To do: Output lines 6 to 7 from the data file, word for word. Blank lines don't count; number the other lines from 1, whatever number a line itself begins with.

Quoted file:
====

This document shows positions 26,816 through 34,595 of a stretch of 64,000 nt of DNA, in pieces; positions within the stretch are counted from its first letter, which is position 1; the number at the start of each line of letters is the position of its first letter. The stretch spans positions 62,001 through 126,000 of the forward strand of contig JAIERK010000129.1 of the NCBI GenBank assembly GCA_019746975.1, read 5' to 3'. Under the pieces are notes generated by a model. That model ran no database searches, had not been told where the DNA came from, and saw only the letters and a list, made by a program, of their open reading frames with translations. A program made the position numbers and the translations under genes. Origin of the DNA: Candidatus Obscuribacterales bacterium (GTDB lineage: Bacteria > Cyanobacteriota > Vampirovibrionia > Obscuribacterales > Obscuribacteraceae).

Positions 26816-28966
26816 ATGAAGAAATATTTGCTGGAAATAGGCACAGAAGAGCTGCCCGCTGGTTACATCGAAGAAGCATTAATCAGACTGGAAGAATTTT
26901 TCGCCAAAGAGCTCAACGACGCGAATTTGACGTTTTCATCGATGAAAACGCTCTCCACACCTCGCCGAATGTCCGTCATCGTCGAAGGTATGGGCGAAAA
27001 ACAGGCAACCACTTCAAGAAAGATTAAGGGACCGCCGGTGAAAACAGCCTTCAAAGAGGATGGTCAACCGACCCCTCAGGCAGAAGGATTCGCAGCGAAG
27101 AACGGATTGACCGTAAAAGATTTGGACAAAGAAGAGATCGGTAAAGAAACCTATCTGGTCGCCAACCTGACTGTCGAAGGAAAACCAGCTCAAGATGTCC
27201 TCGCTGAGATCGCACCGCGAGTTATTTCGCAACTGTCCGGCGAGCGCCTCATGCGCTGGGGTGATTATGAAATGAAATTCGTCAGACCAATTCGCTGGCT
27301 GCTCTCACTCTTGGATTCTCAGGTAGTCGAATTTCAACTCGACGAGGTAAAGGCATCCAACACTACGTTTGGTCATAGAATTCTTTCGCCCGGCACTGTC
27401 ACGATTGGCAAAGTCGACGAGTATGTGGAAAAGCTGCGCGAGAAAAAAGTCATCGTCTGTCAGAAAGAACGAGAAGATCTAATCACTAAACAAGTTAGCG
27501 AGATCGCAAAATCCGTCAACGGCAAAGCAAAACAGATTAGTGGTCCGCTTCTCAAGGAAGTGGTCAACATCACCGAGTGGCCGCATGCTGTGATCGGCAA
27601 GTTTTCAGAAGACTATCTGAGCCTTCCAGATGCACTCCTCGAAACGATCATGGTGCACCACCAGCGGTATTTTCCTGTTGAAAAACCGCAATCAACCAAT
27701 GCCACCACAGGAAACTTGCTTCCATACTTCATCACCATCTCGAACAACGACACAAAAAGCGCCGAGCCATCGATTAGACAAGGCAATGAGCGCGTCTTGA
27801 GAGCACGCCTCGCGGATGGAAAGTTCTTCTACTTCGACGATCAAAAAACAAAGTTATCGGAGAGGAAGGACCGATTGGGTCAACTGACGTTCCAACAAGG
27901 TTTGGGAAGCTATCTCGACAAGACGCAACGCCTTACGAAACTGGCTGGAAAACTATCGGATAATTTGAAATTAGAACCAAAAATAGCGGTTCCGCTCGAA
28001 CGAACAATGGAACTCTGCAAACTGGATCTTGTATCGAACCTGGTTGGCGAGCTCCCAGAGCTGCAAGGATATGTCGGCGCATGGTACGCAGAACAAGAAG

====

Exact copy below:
27101 AACGGATTGACCGTAAAAGATTTGGACAAAGAAGAGATCGGTAAAGAAACCTATCTGGTCGCCAACCTGACTGTCGAAGGAAAACCAGCTCAAGATGTCC
27201 TCGCTGAGATCGCACCGCGAGTTATTTCGCAACTGTCCGGCGAGCGCCTCATGCGCTGGGGTGATTATGAAATGAAATTCGTCAGACCAATTCGCTGGCT